December 9, 2011
Contagious gastro-enteritis affects two Peru pig farms
The contagious outbreak of gastro-enteritis (TGE) has reportedly struck two small farms around Lima, Peru, in early November.
A total of 72 out of 159 pigs have been reported to have become infected, of which eight died.
The bigger farm of the two was located in the town of Huachipa, in San Juan de Lurigancho, a district within Lima. The farm had 40 sows and 105 piglets. 60 piglets were reported sick and five piglets of about 15 days old had died.
The smaller farm was a backyard facility, in the town of Ventanilla, just north of Lima. Here were seven sows and seven infected piglets, of which three had died at the age of seven days.
In both cases, it is not known where the infection came from. Control measures applied included the disinfection of infected premises; no vaccination; no treatment of affected animals.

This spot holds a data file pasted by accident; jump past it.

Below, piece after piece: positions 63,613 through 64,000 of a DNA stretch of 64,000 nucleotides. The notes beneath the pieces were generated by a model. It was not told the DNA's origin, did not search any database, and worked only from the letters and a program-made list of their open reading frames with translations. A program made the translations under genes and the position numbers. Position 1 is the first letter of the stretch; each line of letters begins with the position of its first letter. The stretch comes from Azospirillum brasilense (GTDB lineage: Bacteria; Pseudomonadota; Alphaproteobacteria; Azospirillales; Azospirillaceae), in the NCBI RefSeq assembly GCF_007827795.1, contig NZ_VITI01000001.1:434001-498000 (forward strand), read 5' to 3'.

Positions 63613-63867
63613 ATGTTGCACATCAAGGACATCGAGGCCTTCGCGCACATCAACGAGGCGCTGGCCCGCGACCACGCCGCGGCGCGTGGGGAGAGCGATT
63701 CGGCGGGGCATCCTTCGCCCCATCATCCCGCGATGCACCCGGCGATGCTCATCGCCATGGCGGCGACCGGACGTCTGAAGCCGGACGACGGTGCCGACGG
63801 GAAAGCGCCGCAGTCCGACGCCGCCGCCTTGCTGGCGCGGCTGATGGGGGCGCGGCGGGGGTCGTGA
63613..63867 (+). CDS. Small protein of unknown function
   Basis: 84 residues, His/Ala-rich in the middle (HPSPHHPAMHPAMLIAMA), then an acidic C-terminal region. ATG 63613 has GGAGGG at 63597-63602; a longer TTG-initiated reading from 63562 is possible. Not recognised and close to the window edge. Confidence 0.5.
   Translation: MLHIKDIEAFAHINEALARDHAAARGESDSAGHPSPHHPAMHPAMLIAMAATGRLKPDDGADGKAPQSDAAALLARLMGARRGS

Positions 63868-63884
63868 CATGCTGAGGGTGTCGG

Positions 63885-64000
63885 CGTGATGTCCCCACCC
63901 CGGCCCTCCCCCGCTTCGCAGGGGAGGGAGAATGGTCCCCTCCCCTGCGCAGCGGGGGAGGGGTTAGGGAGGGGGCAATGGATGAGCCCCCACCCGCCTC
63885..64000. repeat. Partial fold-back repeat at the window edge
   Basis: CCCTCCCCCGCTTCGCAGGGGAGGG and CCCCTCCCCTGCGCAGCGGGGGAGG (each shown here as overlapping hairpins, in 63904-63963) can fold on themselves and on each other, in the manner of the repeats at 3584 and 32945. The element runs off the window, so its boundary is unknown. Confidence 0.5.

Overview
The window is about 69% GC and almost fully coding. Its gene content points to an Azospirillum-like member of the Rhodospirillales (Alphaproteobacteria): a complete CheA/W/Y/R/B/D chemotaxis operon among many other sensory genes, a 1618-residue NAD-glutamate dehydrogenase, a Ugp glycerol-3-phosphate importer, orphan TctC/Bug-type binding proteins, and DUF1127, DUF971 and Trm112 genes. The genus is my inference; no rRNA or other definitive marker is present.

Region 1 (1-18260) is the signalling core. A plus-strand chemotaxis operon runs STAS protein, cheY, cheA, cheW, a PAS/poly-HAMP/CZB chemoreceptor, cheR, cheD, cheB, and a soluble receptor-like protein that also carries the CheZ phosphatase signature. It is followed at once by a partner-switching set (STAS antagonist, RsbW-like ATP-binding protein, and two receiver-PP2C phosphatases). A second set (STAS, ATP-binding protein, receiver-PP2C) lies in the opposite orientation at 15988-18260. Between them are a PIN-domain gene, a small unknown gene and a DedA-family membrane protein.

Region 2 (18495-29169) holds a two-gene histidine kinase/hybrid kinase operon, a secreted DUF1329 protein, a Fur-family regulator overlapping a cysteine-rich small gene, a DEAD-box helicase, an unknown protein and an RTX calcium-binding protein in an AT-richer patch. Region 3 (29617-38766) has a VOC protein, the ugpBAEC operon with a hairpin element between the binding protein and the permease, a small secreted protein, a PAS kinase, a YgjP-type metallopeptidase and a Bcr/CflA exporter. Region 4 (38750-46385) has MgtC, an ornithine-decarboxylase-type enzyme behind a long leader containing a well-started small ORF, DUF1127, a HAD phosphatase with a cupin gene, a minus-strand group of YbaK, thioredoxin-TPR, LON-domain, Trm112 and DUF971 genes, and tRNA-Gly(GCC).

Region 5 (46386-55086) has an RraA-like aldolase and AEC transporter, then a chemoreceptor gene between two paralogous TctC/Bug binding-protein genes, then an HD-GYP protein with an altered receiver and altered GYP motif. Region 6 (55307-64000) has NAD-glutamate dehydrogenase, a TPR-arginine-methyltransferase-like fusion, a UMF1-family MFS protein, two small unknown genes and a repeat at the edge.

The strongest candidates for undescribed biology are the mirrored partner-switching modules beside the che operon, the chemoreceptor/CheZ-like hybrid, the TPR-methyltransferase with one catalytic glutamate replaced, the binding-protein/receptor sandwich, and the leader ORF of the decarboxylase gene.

The information reached the Organisation for Animal Health (OIE) on November 30 and was reported since the disease is a listed disease. Its causal agent is a coronavirus.
It is the first time Peru has reported a case of TGE since 2005. In the Americas, only Canada, USA, Mexico, and Cuba, have reported the disease to the OIE's database since 2005. TGE is an important disease of swine in most countries around the world caused by a coronavirus resulting in both epidemic and endemic disease in pigs.
In the epidemic form of TGE, typical clinical signs include transient vomitting, watery, yellow diarrhea which may contain undigested milk, weight loss, dehydration, and high morbidity/mortality, especially in pigs less than two weeks of age. One of the most notable signs is the smell of the diarrhoea. Many pigs older than three weeks of age will survive but are likely to remain stunted.